We need more games that are set in a fantasy Middle East. We need more good, interesting, fun and empowered female characters like Shantae. I wouldn’t say no to more harem costumes. I can’t stop playing Shantae, but boy am I looking forward to the day where she also steps out of her world of pixilation and joins us in the HD future.

Fire Emblem

I played through the first Fire Emblem to get released in English (the GBA one, retitled to “Fire Emblem” from whatever it was called in Japan) twice this year, as it’s actually my favourite in the series. I adore the leading lady, Lyn, you see, and that, coupled with the nostalgia (of being my first experience with Fire Emblem) has made this one a game that, I suspect, I will forever be able to replay and enjoy. I stick the TV on to a movie, load this up on my Wii U gamepad, and I’m basically set for the night.


This was certainly my surprise of the year, because it really isn’t a genre I enjoy, but I found myself settling in for marathon sessions of 6, 7, 10 hours for months with Splatoon. It’s fast, furious, and has good energy, and I enjoyed the fact that Nintendo managed to come up with a team-based shooter that is completely bloodless, and doesn’t even really focus on direct combat. It’s very much the Nintendo way of doing things in subverting expectations and coming up with something even more fun as a result. While the appeal of the game has started to wane, and I don’t see myself playing it much in 2016, it certainly provided value for money nonetheless.

Nobunaga’s Ambition

Despite a much more modern (and very, very good) Nobunaga’s Ambition landing on the PlayStation 4 this year, I actually spent dozens and dozens of hours playing the SNES Virtual Console port of Nobunaga’s Ambition on my Wii U. For a similar reason to Fire Emblem I enjoyed having this game on in the background on my gamepad as I watched a movie or television, and I really enjoy the turn-based combat system (which the PlayStation 4’s NA has replaced with a real-time combat system).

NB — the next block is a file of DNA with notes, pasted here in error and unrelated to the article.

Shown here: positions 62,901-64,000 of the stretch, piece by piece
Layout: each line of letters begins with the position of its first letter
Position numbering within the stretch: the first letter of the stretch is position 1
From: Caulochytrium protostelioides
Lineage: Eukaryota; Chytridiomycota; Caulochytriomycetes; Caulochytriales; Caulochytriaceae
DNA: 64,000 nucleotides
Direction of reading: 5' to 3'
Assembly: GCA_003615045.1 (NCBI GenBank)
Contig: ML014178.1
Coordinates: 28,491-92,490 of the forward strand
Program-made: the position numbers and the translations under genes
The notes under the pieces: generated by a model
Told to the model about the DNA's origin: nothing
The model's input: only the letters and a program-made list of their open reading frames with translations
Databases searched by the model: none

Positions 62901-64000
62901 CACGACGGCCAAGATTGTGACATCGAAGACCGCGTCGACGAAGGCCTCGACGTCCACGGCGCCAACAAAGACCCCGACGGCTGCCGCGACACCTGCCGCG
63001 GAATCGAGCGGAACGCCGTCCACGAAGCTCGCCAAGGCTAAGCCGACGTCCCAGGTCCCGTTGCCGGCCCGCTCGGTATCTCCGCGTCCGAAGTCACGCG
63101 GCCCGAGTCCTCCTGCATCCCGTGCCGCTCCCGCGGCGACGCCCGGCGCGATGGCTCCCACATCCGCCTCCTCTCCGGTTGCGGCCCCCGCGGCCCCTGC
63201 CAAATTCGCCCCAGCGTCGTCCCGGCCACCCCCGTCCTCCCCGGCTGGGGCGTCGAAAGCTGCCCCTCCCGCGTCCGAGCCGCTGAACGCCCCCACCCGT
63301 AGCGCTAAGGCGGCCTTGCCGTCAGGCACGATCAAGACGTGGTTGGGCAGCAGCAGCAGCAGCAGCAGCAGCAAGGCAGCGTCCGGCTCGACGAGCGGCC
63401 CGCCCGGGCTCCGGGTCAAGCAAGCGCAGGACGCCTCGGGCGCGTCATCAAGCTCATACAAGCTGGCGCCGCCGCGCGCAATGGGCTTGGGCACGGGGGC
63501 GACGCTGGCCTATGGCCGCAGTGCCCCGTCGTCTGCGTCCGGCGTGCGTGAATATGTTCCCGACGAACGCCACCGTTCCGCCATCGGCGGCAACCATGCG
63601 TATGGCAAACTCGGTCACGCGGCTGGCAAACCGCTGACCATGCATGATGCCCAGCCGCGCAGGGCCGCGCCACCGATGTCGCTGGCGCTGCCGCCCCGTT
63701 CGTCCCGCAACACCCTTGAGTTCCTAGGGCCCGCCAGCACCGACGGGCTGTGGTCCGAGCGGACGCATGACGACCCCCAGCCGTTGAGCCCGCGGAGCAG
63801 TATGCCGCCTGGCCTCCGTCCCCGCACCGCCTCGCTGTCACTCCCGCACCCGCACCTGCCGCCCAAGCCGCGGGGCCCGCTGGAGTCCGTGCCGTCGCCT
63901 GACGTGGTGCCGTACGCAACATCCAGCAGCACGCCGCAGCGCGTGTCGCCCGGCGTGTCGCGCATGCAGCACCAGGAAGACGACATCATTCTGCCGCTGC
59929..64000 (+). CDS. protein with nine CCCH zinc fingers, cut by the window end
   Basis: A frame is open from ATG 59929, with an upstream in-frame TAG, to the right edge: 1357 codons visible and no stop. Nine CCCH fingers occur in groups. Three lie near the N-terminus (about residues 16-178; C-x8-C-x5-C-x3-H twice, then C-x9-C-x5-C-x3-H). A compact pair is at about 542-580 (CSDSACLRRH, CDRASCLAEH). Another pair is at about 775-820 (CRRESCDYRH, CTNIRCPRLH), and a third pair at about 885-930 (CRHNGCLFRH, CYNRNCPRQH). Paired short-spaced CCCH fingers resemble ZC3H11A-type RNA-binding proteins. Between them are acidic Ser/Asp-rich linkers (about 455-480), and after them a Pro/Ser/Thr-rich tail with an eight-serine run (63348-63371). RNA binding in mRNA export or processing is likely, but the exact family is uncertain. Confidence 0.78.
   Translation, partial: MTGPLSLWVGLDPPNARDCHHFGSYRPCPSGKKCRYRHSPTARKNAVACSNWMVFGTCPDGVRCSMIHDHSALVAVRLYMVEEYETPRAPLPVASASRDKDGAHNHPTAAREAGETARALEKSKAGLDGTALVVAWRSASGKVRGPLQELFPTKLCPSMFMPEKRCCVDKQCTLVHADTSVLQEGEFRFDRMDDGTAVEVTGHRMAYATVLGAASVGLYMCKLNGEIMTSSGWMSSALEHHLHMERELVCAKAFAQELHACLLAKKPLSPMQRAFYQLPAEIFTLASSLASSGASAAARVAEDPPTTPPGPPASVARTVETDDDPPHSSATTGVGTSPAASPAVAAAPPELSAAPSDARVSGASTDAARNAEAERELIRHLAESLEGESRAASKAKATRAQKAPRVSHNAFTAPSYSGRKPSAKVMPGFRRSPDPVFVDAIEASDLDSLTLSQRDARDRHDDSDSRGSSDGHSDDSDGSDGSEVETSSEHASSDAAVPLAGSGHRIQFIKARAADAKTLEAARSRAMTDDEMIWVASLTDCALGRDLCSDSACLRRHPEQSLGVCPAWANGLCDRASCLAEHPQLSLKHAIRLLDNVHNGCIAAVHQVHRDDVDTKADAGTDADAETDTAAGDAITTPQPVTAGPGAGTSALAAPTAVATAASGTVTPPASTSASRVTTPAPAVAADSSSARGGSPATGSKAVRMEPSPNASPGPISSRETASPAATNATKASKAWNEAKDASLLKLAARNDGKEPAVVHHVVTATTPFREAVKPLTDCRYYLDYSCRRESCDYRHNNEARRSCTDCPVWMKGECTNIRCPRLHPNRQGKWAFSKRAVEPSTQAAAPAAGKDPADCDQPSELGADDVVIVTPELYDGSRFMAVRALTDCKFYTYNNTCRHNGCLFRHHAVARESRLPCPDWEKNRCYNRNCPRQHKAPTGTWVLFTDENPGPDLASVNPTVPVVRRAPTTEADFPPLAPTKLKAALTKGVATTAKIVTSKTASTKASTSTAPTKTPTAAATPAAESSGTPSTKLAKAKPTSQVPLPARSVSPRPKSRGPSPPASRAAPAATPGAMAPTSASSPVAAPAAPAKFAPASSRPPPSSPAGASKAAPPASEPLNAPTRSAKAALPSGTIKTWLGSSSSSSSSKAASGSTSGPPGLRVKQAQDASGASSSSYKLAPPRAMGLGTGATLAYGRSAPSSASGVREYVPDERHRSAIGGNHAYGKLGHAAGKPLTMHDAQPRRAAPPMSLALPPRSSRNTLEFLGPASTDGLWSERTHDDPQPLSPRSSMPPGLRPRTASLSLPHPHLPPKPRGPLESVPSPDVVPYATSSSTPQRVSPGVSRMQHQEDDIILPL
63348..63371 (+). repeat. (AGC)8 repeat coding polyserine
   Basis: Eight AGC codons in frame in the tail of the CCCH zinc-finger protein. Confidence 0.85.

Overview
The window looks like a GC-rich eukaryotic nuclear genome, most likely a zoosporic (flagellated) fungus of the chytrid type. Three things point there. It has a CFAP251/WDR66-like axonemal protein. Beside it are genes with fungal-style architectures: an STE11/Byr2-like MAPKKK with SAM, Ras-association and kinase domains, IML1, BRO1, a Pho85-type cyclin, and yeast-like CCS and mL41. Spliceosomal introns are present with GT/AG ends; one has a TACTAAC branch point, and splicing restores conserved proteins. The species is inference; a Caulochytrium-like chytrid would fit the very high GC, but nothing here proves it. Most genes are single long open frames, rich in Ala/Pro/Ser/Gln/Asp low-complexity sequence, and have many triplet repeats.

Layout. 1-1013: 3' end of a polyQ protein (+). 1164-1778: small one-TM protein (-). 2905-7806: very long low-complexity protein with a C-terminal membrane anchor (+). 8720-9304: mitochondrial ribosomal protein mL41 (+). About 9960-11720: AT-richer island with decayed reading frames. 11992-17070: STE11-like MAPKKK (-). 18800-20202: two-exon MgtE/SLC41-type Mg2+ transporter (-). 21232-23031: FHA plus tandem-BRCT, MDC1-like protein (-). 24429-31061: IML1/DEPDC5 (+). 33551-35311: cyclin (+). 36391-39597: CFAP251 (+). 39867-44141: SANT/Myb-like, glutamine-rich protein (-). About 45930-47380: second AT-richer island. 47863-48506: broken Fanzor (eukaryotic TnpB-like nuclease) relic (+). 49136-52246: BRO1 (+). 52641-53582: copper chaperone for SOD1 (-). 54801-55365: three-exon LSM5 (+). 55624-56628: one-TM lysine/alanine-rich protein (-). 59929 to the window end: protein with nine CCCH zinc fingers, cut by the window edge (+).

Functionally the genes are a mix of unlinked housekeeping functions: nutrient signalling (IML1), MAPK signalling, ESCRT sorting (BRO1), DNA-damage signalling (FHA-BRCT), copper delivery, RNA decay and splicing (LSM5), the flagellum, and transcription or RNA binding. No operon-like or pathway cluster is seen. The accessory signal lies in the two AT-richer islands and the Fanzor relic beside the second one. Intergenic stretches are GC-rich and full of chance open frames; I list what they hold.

Devil’s Third

I think I might be the one major game critic out there that genuinely loved Devil’s Third (looking at Metacritic, that certainly seems to be the case, anyway), but as the Wii U game that I have spent more time playing than any other (aside from one), it should be obvious that I really love Devil’s Third. I love how transgressive and subversive it is, how it deliberately upends conventions, and the way it does so with such complete attitude and defiance. We need more games like this. Tamonobu Itagaki is a genius.

Project Zero: Maiden of Black Water

I have completed Project Zero: Maiden of Black Water no fewer than six times, and every time I play through I find a new way to appreciate it. It’s the most effective horror game I’ve played in years, and it has the most interesting and deep narrative since Silent Hill 2. I love the way that it forces players to let the enemy get close in order to be effective in combating them – really twisting the “flight or fight” mechanic around in the minds of most players. But more than anything I love the atmosphere and the art style. Project Zero on the Wii U is the most gorgeous game I’ve played this year. Imagine what Nintendo and Koei Tecmo could do with the NX.

– Matt S. 

This is the bio under which all legacy articles are published (as in the 12,000-odd, before we moved to the new Website and platform). This is not a member of the DDNet Team. Please see the article's text for byline attribution.